Richard Williams (1933 – 2019) was a Canadian–British animator, director, and title sequence designer, best known for his work on Who Framed Roger Rabbit (1988) and his much-beleaguered film The Thief and the Cobbler (1993).
Born in Toronto, Canada, in 1933, Williams attended Northern Secondary School. In 1955 his family immigrated to London, U.K., and in 1958 he created his first short film, The Little Island, which he self-financed, produced, directed, and animated. It nabbed him a BAFTA Award, launching his career as an animator and director.
He went on to direct the Oscar-winning A Christmas Carol (1971), the full-length feature Raggedy Ann & Andy: A Musical Adventure (1977), and the Emmy-winning TV film Ziggy’s Gift (1982). For 1988’s Who Framed Roger Rabbit he was director of animation which earned him two more Oscars.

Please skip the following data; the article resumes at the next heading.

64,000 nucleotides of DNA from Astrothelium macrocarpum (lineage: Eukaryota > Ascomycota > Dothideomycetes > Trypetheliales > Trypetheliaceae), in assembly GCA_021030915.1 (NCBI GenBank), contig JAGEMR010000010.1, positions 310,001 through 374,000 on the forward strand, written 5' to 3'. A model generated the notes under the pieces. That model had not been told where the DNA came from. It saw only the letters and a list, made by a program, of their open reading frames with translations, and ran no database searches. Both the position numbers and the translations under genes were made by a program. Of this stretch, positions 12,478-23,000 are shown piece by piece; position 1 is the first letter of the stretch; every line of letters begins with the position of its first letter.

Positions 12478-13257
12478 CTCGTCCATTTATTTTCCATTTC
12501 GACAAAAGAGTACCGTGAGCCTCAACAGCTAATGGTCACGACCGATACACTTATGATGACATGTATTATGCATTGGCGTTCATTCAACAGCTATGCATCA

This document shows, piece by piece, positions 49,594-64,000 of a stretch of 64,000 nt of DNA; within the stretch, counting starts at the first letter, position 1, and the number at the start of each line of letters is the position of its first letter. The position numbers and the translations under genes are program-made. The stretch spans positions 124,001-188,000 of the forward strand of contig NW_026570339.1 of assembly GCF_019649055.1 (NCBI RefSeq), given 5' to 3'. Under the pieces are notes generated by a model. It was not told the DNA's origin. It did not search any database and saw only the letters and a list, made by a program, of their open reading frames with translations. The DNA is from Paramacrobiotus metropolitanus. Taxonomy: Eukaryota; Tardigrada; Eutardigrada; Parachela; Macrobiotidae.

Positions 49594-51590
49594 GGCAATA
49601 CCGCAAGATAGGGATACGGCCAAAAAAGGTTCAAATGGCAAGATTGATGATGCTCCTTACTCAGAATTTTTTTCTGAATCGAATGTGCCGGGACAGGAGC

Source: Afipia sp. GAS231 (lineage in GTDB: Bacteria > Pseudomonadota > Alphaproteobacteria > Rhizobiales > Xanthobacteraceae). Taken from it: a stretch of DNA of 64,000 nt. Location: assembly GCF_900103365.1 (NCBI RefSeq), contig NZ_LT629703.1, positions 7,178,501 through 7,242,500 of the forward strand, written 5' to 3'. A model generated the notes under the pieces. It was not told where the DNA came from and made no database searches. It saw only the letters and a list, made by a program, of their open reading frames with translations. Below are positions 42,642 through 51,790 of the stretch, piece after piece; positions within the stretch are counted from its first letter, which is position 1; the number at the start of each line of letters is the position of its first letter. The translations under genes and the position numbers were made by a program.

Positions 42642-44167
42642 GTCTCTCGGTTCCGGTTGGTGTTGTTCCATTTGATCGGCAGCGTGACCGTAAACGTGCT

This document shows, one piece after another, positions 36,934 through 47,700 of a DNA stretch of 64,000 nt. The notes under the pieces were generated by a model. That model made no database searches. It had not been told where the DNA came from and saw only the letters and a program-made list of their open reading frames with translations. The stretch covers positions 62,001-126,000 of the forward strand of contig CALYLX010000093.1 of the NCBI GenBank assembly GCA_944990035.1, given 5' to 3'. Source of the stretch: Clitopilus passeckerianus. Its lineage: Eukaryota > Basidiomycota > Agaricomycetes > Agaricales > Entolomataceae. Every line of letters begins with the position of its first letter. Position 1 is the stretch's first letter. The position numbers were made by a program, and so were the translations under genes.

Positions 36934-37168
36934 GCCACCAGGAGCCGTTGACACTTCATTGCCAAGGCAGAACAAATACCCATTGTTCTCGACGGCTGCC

He was also a title sequence designer and animator, most notably for films What’s New Pussycat? (1965), A Funny Thing Happened on the Way to the Forum (1966), Casino Royale (1967), The Charge of the Light Brigade (1968), Prudence and the Pill (1968), and others.
The Thief and The Cobbler
In 1964, he began work on his magnum opus, an animated epic inspired by the Arabian Nights called The Thief and the Cobbler. Intended as a largely non-verbal feature film meant for an adult audience, the project’s development was stalled by investment and production problems, delays, and seizure by The Completion Bond Company, insurers for Warner Bros. Completion Bond hired animator Fred Calvert to supervise the completion of the animation and that version of the film was released in 1993 as The Princess and the Cobbler. The film was then acquired by Miramax, where it was retooled, re-edited, and released as Arabian Knight in 1995. A director’s cut of the film was shown at a screening in Los Angeles on December 10, 2013 with Williams in attendance.
He is the author of The Animator’s Survival Kit, a highly acclaimed animation how-to book, published in 2002.
He died aged 86 on August 16, 2019 in his home in Bristol, U.K.